Andreessen Horowitz-backed DeFi Platform Compound Introduces New Project to Decentralize Governance for its Non-Custodial Lending Protocol

Compound, an open finance solution provider, has launched a new project that aims to decentralize the governance process for its non-custodial lending protocol and platform.

The lending solutions’ developers noted that the platform’s governance token, COMP, will let its holders suggest, discuss, and make changes to the Compound protocol, without having to consult the lending protocol’s developers.

Robert Leshner, founder at Compound, clarified that the COMP token is not meant for raising capital for the developers of the lending solution. 

He noted:

“COMP empowers community governance — it isn’t a fundraising device or investment opportunity. Until the decentralization process is complete, COMP will not be available to the public.”

According to decentralized finance tracking site DeFi Pulse, Compound presently has around $147 million in total value locked in its contracts out of the nearly $1 billion in value being tracked by the website. Compound secured $25 million in funding last year from Andreessen Horowitz (a16z), Bain Capital Ventures, Polychain Capital, Paradigm, and several other major investors.

Leshner confirmed that decentralizing governance on the Compound platform will have to be a slow and gradual process.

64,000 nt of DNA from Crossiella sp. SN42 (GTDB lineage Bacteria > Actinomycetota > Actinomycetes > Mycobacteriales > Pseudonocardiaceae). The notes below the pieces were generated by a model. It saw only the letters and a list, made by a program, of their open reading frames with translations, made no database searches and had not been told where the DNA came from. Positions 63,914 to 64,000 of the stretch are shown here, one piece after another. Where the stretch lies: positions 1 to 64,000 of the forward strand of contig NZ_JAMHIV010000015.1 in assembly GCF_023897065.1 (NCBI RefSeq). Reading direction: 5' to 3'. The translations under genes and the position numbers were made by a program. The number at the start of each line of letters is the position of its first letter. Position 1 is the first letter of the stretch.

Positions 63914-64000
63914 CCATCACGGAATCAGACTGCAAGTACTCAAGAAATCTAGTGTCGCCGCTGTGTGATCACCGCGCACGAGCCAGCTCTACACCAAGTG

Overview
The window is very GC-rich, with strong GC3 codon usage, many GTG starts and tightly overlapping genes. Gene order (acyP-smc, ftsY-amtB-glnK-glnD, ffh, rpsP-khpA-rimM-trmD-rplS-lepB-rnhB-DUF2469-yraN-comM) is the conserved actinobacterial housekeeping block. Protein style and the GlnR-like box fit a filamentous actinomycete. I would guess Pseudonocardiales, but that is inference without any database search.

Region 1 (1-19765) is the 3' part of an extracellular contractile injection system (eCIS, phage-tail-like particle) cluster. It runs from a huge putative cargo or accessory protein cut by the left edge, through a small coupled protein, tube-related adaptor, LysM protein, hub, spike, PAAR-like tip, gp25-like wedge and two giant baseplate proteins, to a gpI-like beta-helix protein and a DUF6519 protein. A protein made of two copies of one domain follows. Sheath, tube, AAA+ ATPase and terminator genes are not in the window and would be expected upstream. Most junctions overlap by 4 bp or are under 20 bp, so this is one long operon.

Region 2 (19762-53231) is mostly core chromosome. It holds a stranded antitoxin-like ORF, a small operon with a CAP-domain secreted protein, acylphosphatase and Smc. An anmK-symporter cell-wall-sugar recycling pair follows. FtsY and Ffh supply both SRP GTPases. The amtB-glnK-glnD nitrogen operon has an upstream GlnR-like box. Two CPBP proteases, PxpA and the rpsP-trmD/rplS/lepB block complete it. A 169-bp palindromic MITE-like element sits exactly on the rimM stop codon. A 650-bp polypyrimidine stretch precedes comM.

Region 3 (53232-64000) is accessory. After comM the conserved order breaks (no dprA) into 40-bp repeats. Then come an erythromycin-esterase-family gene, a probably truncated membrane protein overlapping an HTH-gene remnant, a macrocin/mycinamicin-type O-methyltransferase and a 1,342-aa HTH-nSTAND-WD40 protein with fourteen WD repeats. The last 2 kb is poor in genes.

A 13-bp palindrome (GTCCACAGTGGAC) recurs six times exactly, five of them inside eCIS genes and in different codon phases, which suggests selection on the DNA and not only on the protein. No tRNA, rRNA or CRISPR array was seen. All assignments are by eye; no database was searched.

He explained:

“During an initial sandbox period, a portion of the governance tokens will be distributed amongst our company’s shareholders, who can delegate voting weight to themselves or the public as they see fit; the majority of COMP will be escrowed, and will not participate in governance.”

He added:

“Developers building on top of Compound are encouraged to actively participate in governance, which will be tested in the open. As a failsafe, our team will have the ability to suspend the governance system (though not the protocol’s 2-day timelock) during the sandbox.” 

He continued:

“When the governance system is operating in a reliable, distributed manner, we’ll suggest that the failsafe be removed — and that the remaining tokens be distributed to Compound protocol users.”

He also mentioned that the platform’s developers will be announcing more details regarding this development in the coming months.

According to the Compound team, users who own 1% of COMP tokens will be allowed to file a governance proposal, which may be suggestions for adding a new asset or making modifications to a market’s interest rate, Leshner wrote in a blog post.

“Proposals are executable code, not suggestions for a team or foundation to implement,” he clarified. 

He also mentioned:

“All proposals are subject to a 3 day voting period, and any address with voting power can vote for or against the proposal. If the majority of votes (and a 4% quorum) vote for the proposal, the proposal is queued in the Timelock, and can be implemented after 2 days. And if you don’t like the governance framework, great! You can vote to replace it with a new model.”

A test launch on the Ropsten network, a major Ethereum blockchain testing network, has been introduced and the Compound team also uploaded the code associated with the project to GitHub repositories.

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